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Conwy Honey Fair


Local beekeepers sell over a tonne of honey by lunchtime.

An annual event held on the 13th September each year.


The Conwy Honey Fair in North Wales dates back more than 700 years to the reign of King Edward 1st, when local beekeepers were first given the right to sell honey within the walls of the North Wales town, every September 13th, from midnight to midnight, without charge.

The right to hold the fair is in the town's Royal Charter. Honey was very important even then, and in a list of expenses kept by Edward 1st at Rhuddlan Castle is an item: repairing a cart of the King's, carrying a pipe of honey from Aberconwy, 1s4d.

Records from 1835 report that " large quantities of very excellent honey are sold annually in Conwy". Before 1830, four fairs were held annually in Conwy.

By 1911, this had increased to 10, including butter, wool and horse fairs. Now only two remain: the Seed Fair on March 26th, and the Honey Fair on September 13th.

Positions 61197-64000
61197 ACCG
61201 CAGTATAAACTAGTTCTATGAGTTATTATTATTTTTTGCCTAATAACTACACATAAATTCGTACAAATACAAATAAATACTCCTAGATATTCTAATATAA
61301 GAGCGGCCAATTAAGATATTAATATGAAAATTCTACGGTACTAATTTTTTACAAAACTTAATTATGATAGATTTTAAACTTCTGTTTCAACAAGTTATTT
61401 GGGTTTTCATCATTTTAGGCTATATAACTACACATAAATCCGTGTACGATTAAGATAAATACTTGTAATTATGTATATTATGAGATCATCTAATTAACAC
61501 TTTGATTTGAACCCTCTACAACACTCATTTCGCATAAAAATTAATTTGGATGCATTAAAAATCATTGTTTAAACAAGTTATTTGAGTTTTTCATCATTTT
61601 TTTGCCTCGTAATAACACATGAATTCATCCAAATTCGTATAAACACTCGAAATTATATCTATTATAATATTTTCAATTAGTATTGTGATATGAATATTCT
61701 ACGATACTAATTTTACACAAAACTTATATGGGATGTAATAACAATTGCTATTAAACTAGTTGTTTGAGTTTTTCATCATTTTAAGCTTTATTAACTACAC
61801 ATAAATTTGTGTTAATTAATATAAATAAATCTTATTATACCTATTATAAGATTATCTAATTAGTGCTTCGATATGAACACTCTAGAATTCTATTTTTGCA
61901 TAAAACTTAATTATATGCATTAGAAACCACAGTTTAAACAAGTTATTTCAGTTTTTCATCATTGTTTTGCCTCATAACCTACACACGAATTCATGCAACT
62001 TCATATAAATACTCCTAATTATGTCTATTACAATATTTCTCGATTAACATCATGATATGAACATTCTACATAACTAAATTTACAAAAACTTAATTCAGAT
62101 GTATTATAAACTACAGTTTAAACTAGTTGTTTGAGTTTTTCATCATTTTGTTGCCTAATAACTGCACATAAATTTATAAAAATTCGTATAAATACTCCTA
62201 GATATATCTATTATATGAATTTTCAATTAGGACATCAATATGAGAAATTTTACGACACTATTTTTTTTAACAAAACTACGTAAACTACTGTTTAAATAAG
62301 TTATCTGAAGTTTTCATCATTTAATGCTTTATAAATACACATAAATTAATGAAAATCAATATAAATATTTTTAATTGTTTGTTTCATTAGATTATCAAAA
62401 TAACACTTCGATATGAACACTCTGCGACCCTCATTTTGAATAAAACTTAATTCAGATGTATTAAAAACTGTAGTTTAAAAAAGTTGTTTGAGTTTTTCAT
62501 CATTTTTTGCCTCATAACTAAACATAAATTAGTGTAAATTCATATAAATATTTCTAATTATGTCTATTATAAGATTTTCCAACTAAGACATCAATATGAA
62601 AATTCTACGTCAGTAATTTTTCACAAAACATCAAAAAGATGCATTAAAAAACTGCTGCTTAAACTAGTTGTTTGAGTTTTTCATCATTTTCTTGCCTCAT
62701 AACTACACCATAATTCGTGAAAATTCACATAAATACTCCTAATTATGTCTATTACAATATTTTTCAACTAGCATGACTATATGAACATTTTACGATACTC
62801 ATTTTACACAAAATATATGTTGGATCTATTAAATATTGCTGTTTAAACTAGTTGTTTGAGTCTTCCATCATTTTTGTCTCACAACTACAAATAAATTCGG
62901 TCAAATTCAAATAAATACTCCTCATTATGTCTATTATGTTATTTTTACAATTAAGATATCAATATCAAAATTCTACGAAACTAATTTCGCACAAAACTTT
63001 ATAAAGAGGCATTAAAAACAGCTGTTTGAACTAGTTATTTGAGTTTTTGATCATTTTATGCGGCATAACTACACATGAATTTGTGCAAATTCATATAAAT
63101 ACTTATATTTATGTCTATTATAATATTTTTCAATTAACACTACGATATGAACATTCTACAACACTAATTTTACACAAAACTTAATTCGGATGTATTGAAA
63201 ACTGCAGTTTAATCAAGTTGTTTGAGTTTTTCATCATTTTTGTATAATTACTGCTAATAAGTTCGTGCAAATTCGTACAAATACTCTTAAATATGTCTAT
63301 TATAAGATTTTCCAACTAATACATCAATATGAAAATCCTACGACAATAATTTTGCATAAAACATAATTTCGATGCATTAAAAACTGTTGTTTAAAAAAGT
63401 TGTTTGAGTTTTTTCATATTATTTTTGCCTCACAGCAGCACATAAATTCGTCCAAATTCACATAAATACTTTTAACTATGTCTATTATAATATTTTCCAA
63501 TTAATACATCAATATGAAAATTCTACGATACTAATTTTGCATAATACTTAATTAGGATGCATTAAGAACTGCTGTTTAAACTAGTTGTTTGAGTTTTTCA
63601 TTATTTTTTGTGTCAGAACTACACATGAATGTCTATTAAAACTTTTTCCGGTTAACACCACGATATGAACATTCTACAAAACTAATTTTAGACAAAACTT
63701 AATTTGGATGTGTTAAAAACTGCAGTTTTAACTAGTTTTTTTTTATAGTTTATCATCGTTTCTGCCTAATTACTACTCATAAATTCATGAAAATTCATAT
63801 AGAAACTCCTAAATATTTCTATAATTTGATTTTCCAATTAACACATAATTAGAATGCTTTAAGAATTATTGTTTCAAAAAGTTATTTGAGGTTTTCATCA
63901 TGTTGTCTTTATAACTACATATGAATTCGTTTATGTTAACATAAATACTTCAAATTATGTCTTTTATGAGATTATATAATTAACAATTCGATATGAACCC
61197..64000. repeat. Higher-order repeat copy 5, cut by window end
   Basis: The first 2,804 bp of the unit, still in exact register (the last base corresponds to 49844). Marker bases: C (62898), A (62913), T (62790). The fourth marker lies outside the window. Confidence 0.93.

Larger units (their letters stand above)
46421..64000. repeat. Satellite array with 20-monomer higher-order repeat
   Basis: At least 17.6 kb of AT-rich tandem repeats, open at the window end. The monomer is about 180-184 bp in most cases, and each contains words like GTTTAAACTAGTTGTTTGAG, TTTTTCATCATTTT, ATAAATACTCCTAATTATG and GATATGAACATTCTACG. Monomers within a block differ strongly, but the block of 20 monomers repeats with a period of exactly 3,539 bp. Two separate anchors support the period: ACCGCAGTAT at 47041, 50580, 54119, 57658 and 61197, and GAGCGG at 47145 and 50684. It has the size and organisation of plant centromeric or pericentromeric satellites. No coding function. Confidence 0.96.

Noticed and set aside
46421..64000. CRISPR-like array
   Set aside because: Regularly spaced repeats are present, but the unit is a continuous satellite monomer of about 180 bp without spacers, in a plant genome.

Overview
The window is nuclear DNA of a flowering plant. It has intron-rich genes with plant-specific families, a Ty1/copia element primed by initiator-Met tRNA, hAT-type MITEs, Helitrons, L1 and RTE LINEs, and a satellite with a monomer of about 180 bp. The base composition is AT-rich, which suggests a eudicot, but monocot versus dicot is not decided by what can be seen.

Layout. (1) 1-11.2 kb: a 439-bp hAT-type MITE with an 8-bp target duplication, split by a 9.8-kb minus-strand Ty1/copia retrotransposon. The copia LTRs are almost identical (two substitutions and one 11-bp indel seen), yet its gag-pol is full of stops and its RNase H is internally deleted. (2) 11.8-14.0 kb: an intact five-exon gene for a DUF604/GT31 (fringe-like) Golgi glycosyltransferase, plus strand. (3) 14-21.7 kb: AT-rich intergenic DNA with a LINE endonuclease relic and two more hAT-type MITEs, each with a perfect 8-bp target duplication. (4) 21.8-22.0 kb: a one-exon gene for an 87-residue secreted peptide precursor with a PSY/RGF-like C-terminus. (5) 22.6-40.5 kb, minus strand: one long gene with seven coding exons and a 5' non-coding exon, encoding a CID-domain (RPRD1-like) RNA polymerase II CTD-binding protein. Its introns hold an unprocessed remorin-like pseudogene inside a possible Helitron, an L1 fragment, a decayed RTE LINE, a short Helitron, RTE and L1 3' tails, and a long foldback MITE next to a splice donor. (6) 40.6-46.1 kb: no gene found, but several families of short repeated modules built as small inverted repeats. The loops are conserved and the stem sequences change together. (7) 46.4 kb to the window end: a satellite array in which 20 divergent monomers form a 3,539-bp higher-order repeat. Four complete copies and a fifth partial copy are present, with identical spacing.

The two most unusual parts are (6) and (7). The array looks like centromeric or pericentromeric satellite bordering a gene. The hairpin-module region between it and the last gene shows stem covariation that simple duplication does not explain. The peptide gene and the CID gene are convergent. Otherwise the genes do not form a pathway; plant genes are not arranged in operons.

Nowadays visitors can wander through the stalls, granted free fare by the Royal Charter, and pick out some honeycomb, heather-honey and the famously delicious cloudy Welsh honey, as well as numerous other tempting honey-related produce.

More than a tonne of the locally-produced honey is sold by lunchtime every year!

Conwy Honey Fair - Tickle your Taste Buds !!

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Conwy Honey Fair is in Conwy

Habit Tea Rooms Llandudno Conwy

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